Nothing is working to stop the mass attempts by desperate immigrants to jump the border fence between Morocco and the Spanish North African exclave of Melilla. Only the daily hand-to-hand struggle between security forces and sub-Saharan would-be immigrants can frustrate their attempts to cross the frontier. Last week a hundred illegal immigrants managed to reach Spanish soil in the exclave. But 500 others were chased away by the blows of the border patrols.
The leap over the fence represents the moment in which a migrant invests all their hopes of reaching Europe after a journey of months or even years from sub-Saharan Africa. "You have to be very brave, put yourself in the hands of God and jump," says Solo Solimon, a 20-year-old Cameroonian who has not yet got used to life in Melilla, despite having already spent five months in the city.
So far in 2013 1,700 others like him have also arrived there. "If we go on at this pace, it will be between 15 and 20 percent more than last year," says the government delegate in Melilla, Abdelmalik El Barkani.
Solimon repeats the luck he had getting off the infamous Mount Gurugú in Morocco - the place where hundreds of sub-Saharans live in misery while they prepare for their jump - just two weeks after arriving. The migrants head down to the fence in the early hours. If there are a lot of them, the Civil Guard, which patrols the border in groups of 30 officers working in eight-hour shifts, detect their movements on their security cameras from the time they come out of the forest, around eight kilometers from the fence. They immediately alert the Moroccan border police and wait for their arrival. But if they surprise them at the fence, the reaction time is "minimal," they say. Barely a minute.
After jumping, I spent a day and a night in a pipe close to the airport"
"If the two ranks of Moroccan Gendarmes pass by [Rabat has 950 officers dedicated to safeguarding the border], they throw stones to disperse us and have more space to escape after the jump," says one civil guard with several decades of experience.
"If the Moroccans catch you, they give you a beating and break your legs. If the Spanish catch you, they hand you back," Solimon explains. It's a maxim with which they are all familiar. That's why they hide where they can after jumping: "I spent a day and a night in a pipe close to the airport. I wasn't hurt, but I was very hungry," Solimon says.
Spain is grateful to the Moroccan forces' commitment to defending the border, which means an increase in repression for the immigrants, especially in the last two months, following King Juan Carlos's visit to his Moroccan counterpart Mohammed VI, according to both civil guards and immigrants.
In June the Spanish Interior Ministry beefed up its defenses with a helicopter that patrols the border each night and 25 riot police. "Hunger has no borders," says an agent.
"This is hand-to-hand combat," says another.
Last week 400 illegal immigrants were arrested on the Moroccan side and 18 were hospitalized on Friday in the province of Nador, which borders Melilla, according to data from Rabat, though the hospitals talk about dozens. Those arrested wait in the yards of institutions to be taken to the border city of Oujda, to be expelled to Algeria, from where they mostly begin a 170 kilometer journey back to Melilla before trying again.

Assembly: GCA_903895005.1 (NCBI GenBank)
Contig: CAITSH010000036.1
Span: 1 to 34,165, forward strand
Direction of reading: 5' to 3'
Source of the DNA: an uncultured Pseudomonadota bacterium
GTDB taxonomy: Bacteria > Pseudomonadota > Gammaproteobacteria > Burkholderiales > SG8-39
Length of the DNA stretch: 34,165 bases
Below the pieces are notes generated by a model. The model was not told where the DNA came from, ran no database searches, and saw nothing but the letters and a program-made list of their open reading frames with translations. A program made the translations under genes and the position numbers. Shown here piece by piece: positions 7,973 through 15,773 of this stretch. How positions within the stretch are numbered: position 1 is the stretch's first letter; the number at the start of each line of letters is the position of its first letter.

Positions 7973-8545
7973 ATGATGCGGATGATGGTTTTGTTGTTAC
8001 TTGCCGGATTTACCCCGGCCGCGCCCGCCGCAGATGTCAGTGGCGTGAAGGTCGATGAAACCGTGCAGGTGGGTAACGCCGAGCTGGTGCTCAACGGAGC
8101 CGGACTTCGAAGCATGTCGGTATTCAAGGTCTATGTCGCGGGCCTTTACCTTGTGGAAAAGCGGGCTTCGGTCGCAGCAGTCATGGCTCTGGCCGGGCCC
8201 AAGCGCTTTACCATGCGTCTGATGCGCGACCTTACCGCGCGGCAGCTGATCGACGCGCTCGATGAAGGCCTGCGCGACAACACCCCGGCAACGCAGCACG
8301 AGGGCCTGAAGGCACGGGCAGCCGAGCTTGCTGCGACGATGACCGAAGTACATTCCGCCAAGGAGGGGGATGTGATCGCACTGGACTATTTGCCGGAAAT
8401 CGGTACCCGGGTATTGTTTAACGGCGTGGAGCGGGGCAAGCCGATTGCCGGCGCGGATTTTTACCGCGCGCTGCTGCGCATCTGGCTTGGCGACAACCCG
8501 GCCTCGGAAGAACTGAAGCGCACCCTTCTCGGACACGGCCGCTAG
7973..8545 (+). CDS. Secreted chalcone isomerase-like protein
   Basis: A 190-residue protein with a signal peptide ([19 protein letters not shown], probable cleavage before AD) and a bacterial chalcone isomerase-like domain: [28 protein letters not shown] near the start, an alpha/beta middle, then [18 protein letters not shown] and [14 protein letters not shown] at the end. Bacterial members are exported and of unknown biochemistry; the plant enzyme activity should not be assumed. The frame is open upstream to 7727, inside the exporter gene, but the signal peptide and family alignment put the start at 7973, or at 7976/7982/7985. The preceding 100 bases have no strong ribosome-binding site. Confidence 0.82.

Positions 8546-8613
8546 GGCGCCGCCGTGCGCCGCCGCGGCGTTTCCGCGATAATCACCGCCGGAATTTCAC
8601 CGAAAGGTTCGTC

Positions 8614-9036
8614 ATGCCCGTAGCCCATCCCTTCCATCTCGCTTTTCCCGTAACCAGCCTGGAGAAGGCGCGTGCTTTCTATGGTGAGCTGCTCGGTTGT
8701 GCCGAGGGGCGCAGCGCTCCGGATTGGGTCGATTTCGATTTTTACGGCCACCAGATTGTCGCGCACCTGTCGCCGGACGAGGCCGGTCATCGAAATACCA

The 10-kilometer-long border perimeter comprises three layers of six-meter-high wire mesh. The first, slightly inclined to the Moroccan side, has an upper segment that falls down when the immigrants grab on to it, which slows them down. Between this and the second fence is a web from which it is very difficult to escape if you fall into the trench, though what they try to do is go over the top of all three fences and then make a run for it. "They run like possessed souls," says another guard, "and with great violence so we don't capture them." This year has produced the first death on the Spanish side since 2006. The cause was respiratory failure, according to the autopsy.
Unlike Ceuta, Spain's other exclave in North Africa, Melilla is relatively close to Algeria and far from the Spanish mainland by sea, which are the main reasons why the sub-Saharans try to cross by land rather than by water, even though it is considered more dangerous. Crossing the border in the false bottom of a car costs between 3,500 and 4,000 euros and a boat crossing costs between 500 and 1,000. Trying your luck at the fence is free. The youngest guys - their average age is under 25 - take the risk. "Suffering like this is just for us," explains 21-year-old Sangare Gausu, who still carries the cut he suffered on his left foot when he leapt the border last Wednesday. "We cannot let women climb the fence and we always find a way of helping them pass in another way."
They run like possessed souls, and are violent so we don't catch them"
Scaling the fence means having to take off your shoes. Putting your toes into the gaps allows you to climb faster and not slip, though of course then you have to make your escape barefoot.
Amadou Colimali, 30, broke his shin and calf bones during his escape and remains in hospital. From Mali, he had already spent six months on Gurugú after jumping from one truck to the next to travel the 3,200 kilometers from his hometown of Mopti to Oujda. He knew he had to get across the fence urgently as winter is too tough on the mountain.
Spain thinks between 500 and 600 remain in those forests, while the Moroccan authorities put the figure at over 1,700. The recently arrived immigrants believe there are now just a few hundred of them waiting to take the step, after a very tough summer of police repression. "They burn our things and steal our money," they say. "We just want to get out of there."